Finally, it's learning more about what you do. For example, if you're viewing web pages about Iceland, Apple News might start showing articles about Iceland. If that sounds like the kind of tracking Apple's keen to avoid, you'd be right, but Apple says everything is encrypted and it's not tracking you to try to sell you stuff.
Apple Pay will get more useful at some point
During Apple's WWDC, where iOS 11 was revealed, it said the software will give users the ability to send money to individuals through Apple Pay using iMessage.
As Apple FAQ page explains: "Pay and get paid right in Messages, or tell Siri to pay someone, using the credit and debit cards they have in Wallet. When users get paid, they receive the money in their new Apple Pay Cash card in Apple Wallet and can use the money instantly".
Unfortunately, the release of the feature within iOS 11 has been delayed. In a statement published before the release Apple said the feature would be coming this autumn in a future update to iOS 11.
Lots of apps and features have been redesigned
Apple has tweaked the look and feel of iOS 11 in numerous ways.
The Control Center is now on just one screen and allows you to use 3D Touch on specific elements, such as the music controls, to reveal more detailed controls. It's not clear how this would work on devices that don't support 3D Touch, though.
The App Store redesign takes cues from the the Music and News apps. It's now split into a few key tabs: Today, Games, Apps and Updates.
The Today tab will be updated daily with different content, such as an App of the Day, tips on how to get the most out of popular apps and other app news. You can keep scrolling down to see the featured apps from previous days.
Your phone won't bug you when you're driving
Apple's added a 'Do Not Disturb while Driving' mode to iOS 11. It stops notifications and if someone sends you a message while driving, iOS 11 will automatically send a message back saying you can't respond. The mode will activate automatically based on your movement and whether you're connected to a car stereo.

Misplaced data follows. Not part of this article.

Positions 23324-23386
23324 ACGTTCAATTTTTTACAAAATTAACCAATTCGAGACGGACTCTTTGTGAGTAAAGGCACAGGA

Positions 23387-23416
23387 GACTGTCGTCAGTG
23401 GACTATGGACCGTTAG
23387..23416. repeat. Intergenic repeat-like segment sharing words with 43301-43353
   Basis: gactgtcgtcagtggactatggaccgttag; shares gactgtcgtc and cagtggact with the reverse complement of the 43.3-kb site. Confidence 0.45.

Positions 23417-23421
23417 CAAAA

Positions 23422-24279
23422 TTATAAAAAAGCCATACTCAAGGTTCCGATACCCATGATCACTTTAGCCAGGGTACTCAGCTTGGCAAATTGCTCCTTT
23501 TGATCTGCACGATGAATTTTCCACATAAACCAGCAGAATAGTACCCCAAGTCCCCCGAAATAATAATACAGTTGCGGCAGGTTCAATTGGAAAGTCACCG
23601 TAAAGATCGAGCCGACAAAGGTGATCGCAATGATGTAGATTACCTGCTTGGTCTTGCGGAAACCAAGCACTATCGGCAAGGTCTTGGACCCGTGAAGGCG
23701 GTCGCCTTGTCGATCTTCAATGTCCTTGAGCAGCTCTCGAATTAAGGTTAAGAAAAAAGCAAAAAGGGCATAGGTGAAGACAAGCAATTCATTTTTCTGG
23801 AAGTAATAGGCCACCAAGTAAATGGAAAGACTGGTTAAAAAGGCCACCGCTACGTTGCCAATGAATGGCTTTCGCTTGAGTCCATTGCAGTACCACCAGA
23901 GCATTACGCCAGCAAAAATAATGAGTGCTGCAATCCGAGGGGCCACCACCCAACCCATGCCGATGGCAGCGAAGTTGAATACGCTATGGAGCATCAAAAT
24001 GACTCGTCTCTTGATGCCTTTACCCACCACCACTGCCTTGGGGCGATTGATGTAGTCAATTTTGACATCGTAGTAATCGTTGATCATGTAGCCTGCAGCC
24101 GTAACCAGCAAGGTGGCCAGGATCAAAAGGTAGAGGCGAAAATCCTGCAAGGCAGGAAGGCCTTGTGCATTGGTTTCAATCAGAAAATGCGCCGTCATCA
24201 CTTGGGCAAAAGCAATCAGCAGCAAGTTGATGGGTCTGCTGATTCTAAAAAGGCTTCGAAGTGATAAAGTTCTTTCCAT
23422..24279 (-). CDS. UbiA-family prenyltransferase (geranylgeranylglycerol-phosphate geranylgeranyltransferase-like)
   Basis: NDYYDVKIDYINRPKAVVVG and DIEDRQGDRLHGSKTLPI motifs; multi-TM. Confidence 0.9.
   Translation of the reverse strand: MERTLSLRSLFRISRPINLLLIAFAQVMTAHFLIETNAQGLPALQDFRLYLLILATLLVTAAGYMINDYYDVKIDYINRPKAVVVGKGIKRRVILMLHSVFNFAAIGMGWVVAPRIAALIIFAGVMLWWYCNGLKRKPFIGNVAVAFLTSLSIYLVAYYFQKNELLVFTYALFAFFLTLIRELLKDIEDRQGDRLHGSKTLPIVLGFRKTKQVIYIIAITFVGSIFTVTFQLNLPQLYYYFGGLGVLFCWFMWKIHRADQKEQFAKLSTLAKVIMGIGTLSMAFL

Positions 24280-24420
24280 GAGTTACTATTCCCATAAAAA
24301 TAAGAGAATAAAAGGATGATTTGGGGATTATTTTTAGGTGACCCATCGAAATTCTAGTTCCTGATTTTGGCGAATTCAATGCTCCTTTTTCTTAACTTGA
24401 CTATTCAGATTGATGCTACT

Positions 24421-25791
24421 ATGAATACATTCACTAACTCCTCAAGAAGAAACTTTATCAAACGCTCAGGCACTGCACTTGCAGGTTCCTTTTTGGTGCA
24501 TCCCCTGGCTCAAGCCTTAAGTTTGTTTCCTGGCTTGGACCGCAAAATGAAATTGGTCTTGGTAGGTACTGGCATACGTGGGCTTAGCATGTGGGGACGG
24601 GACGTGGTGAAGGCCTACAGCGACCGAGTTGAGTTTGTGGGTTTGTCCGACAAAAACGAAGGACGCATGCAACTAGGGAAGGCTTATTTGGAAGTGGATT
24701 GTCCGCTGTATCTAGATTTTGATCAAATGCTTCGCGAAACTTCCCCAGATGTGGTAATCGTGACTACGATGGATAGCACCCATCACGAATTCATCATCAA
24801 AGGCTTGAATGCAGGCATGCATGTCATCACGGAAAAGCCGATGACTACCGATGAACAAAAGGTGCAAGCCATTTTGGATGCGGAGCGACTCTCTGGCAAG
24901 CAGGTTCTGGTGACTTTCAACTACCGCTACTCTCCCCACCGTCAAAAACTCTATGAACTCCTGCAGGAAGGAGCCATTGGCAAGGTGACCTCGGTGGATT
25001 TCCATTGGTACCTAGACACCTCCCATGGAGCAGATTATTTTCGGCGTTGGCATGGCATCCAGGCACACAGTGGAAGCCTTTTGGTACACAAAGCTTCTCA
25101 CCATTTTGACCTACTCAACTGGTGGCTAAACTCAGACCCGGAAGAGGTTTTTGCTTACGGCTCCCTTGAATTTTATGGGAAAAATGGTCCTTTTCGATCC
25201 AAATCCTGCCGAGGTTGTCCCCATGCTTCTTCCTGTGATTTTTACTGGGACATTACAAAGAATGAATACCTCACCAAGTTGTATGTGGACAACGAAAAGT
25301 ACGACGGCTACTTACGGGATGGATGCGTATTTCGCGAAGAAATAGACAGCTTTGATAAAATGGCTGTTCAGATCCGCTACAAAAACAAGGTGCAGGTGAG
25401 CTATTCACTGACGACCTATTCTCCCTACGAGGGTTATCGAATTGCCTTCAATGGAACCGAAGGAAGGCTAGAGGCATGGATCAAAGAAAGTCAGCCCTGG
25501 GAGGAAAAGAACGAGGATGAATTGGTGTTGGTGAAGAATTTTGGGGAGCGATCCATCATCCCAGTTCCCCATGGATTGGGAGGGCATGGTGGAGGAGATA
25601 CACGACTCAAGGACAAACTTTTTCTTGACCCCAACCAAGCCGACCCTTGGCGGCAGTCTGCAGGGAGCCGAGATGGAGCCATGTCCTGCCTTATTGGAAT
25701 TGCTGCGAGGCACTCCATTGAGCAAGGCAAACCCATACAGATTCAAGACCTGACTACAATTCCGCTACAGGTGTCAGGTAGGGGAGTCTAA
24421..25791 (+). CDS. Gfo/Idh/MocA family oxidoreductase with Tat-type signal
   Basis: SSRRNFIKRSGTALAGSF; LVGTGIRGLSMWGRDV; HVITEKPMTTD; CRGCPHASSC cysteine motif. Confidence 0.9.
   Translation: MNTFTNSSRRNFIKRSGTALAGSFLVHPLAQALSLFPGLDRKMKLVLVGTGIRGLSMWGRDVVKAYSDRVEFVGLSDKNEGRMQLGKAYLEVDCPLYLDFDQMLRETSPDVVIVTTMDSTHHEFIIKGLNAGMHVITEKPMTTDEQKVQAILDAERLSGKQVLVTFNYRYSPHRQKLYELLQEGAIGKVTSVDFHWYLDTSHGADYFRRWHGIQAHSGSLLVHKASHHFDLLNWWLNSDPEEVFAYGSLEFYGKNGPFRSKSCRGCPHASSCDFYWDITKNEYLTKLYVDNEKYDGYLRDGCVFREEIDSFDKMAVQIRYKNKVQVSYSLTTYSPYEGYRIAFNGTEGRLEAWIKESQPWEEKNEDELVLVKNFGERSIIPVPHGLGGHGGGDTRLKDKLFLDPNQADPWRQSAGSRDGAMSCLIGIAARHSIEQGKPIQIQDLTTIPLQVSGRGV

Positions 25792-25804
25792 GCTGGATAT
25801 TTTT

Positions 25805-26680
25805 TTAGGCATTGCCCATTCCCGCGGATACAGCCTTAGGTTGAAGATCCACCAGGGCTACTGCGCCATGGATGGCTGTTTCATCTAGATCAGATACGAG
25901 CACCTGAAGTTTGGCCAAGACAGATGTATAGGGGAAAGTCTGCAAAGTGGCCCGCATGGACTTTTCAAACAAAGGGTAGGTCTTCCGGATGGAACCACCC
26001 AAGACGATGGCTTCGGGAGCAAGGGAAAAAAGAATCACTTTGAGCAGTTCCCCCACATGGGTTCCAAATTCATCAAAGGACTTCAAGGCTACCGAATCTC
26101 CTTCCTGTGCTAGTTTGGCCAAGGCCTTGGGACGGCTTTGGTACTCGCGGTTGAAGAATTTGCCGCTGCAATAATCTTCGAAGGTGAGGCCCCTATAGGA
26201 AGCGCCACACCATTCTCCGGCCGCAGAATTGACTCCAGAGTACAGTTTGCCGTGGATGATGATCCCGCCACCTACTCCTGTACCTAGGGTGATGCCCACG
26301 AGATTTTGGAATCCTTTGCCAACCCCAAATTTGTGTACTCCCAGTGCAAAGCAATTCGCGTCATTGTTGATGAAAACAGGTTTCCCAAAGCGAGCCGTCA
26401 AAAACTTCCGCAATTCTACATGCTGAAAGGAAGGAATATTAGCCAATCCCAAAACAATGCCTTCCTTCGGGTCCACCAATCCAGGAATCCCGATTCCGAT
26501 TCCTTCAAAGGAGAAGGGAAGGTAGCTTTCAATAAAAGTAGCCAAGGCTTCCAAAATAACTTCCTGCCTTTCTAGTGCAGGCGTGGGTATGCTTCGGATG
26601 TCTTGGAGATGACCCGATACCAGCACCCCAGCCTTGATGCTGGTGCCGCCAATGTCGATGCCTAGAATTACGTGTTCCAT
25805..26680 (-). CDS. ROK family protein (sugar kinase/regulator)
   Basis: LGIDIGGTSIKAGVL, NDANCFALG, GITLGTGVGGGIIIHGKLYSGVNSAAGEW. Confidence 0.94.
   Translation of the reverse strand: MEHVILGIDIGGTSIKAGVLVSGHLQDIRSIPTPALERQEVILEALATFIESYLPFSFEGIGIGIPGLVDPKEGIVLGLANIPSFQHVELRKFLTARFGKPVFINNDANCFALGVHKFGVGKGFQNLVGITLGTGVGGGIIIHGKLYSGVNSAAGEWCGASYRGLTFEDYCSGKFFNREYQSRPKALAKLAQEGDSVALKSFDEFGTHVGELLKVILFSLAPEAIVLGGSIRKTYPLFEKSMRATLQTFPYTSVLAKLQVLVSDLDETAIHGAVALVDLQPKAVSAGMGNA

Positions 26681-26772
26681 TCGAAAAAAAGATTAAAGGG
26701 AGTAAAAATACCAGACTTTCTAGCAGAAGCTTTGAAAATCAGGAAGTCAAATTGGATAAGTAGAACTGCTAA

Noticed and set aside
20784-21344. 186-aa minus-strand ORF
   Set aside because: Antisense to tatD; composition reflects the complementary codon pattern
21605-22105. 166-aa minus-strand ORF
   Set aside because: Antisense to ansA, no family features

Maps now includes indoor maps for a large number of international airports, as well as maps for popular malls in the US.
Apple has added Sonos-style music features
Not satisfied with the launch of HomePod, the Siri-enabled wireless speaker, Apple introduced several upgrades to its music ecosystem in iOS 11.
Speakers have been added to HomeKit, allowing people to control compatible wireless speakers from the Home app. Bear in mind, however, HomeKit requires extra hardware to work, so don't expect your existing speakers to work with the Home app. Apple's also launched the new AirPlay 2 protocol, which adds support for collaborative party playlists.
The Music app now shows music your friends are listening to and developers have greater access to Apple Music through a new MusicKit API. Shazam, for example, is using the API to add music it identifies to your library, while fitness apps can use the API to control your music from within their apps.
Augmented reality is Apple's next big thing
Arguably the biggest addition is the new ARKit API, which allows developers to add augmented reality features to their apps.
Apple demonstrated adding virtual objects to a desk on stage, showing how its system could identify surfaces and place objects with the correct scale. For example, a coffee cup on a desk would be the correct size for the desk.
Apple is working with partners already and hinted that IKEA is already working on how it could use these AR features. Check out our pick of the best ARKit demos for a taste of what developers are doing with it.